“America’s Walking City” didn’t earn its nickname for nothing. Most of Boston’s charm lies within easy walking distance; from the North End to Fenway is a scenic hour-long stroll of the city’s major landmarks, including the State House, the Public Garden, and the chic boutiques and cafes of Newbury Street. Tour operators, many of whom are acting professionals and trained historians, are entrenched in the city’s nearly 400-year-old history. They’re also keyed in to the latest developments (late night laws and hotel openings) and are ripe with local gossip. The best city tours are as entertaining as they are informative—an opportunity to explore the neighborhoods with a costumed guide looking vaguely like Paul Revere in his tri-corn hat and britches, or to cross the Charles River in one of the iconic rainbow-hued duck boats.
Shift your sightseeing into high gear on with a fleet of adventure-seeking cyclists. Since founder Andrew Prescott began leading tours from his apartment one decade ago, Urban AdvenTours has become a familiar sight throughout the city, easily recognizable by the electric green fenders on custom-made city bikes. The original classic city view tour continues to cover the hallmark Boston sights, while a nature ride through the historic Emerald Necklace is prime for leaf peeping in autumn. Athletic history aficionados will love Paul Revere’s Ride to Freedom, where bikers are lead along the famed Midnight Ride.
Ghosts and Gravestones Tour
Get in touch with Boston’s dark side on this nightly, “frightseeing” trolley tour. A talented cast of sinister characters recounts the chilling legends surrounding some of the most haunted sites in Boston (Fort Warren; The Omni Parker House Hotel) and many guests have taken part in their own ghost stories. You may just walk away from a graveyard excursion with a photograph of a spectral spirit as a souvenir.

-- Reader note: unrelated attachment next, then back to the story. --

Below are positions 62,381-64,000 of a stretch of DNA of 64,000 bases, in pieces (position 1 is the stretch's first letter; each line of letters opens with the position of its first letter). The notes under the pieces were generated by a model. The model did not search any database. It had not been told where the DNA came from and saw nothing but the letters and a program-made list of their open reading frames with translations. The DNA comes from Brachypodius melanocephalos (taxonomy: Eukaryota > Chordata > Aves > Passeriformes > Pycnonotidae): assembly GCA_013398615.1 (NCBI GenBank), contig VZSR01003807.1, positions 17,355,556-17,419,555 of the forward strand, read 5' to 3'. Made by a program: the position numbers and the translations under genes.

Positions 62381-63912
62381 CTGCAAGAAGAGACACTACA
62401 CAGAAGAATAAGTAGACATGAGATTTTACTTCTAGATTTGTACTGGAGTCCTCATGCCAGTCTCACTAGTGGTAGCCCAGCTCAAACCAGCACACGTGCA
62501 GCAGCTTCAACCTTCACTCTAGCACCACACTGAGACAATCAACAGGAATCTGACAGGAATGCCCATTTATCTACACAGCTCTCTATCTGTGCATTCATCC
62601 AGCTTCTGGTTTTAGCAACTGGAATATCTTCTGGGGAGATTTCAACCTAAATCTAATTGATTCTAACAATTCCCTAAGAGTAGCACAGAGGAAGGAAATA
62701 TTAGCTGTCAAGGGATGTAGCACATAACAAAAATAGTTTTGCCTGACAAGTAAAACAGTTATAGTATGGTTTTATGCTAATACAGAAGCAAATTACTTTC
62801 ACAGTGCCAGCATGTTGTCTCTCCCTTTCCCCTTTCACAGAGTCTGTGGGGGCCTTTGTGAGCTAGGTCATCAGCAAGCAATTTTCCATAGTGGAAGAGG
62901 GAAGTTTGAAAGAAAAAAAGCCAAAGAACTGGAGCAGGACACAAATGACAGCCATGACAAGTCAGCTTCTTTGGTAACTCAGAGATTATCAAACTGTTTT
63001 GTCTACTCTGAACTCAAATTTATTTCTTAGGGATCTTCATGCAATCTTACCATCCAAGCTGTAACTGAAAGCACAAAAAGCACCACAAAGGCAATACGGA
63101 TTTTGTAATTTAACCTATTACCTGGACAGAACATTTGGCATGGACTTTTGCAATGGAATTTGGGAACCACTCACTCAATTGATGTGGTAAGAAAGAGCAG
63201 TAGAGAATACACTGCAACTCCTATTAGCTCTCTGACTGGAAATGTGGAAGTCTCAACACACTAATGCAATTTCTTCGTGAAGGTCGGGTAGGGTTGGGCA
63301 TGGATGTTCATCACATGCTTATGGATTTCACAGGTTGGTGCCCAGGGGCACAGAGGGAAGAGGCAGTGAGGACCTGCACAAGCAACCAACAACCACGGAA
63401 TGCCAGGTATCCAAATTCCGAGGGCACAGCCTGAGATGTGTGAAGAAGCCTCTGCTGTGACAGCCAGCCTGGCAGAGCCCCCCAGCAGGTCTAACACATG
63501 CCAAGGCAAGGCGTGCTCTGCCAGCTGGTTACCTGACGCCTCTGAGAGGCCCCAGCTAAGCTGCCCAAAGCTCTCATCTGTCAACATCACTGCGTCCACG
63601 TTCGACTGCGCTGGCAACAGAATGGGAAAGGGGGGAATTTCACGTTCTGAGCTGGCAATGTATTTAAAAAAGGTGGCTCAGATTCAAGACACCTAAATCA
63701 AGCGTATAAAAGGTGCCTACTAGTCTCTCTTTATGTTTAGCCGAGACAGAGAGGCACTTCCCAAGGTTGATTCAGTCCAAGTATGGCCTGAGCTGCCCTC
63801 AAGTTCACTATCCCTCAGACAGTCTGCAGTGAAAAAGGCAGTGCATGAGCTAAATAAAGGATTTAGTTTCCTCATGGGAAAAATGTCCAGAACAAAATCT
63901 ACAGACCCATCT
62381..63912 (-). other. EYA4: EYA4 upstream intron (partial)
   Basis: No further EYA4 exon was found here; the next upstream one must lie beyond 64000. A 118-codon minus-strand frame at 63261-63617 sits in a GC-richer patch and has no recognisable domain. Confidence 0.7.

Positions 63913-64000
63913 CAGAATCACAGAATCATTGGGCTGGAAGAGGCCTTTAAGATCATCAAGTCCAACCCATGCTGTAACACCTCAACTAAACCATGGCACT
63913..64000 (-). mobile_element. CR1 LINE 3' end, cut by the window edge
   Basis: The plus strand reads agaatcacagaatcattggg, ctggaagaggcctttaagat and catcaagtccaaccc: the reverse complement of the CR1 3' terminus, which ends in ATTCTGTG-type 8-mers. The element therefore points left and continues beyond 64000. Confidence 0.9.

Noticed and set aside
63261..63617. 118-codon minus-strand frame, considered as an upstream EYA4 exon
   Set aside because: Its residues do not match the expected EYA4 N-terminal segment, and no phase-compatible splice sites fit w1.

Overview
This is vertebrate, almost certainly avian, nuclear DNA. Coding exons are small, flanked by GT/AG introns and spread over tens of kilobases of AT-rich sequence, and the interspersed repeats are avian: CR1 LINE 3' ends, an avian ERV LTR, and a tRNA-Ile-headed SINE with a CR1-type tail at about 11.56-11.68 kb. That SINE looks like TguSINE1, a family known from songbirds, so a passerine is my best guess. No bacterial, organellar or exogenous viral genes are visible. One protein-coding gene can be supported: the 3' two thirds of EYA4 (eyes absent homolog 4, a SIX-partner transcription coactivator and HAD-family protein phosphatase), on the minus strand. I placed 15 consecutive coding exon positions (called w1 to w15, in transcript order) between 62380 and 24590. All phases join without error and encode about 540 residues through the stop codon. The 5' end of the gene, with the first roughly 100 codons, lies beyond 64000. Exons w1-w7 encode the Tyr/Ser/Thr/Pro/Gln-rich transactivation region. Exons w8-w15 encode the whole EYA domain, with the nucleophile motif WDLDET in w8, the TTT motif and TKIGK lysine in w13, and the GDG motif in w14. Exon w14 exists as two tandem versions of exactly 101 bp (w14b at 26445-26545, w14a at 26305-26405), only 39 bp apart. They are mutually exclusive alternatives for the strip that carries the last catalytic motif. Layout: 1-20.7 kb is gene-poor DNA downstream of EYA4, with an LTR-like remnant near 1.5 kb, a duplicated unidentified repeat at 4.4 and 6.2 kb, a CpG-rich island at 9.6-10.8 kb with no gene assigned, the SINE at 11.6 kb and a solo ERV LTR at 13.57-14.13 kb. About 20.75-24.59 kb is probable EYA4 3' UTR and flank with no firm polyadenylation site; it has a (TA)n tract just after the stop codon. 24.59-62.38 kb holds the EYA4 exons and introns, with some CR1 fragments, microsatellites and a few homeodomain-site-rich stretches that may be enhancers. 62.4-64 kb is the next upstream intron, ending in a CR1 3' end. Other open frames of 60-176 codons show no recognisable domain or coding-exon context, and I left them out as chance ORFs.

Boston Harbor Cruises
Founded in 1926, this cruise company has grown from a single boat to a fleet of 32 vessels, including ferries, catamarans, and speedboats. Take an easy-going trip across Boston’s working port, down the Charles River, and toward the bay to see both historic and contemporary landmarks like the Boston Light. For those seeking a more adrenaline-fueled tour, opt for the open ocean whale watch or an afternoon on “Codzilla,” the city’s singular punk rock speedboat tour.
Old Town Trolley Tour
The old-fashioned, orange and green open-air trolleys are popular with visitors on mild summer afternoons. Enjoy the fully narrated ride through Boston on an old-fashioned, or use the service as “transportainment,” hopping on and off at the 20 major stops at your leisure. Old Town Trolley Tour tickets are good for two days, giving you ample time to explore the key highlights along the route, from the stuck-in-time bakeries of the Italian North End to the burgeoning Liberty Wharf Seaport District, home to the Institute of Contemporary Art and a number of modern, upscale restaurants.
Boston Duck Tour
Ask any local or repeat tourist, and they’re likely to have experienced the quintessential Boston duck boat ride—on more than one occasion. Wind around the city and into the Charles River on a repurposed World War II-style amphibious DUKW vehicle; all while a very knowledgeable, comedic guide fills your mind with fun history and Boston trivia. Blow your duckbill whistle as loud as you possibly can at the Bostonians on the sidewalk as you ride by. They’ll love it. I swear.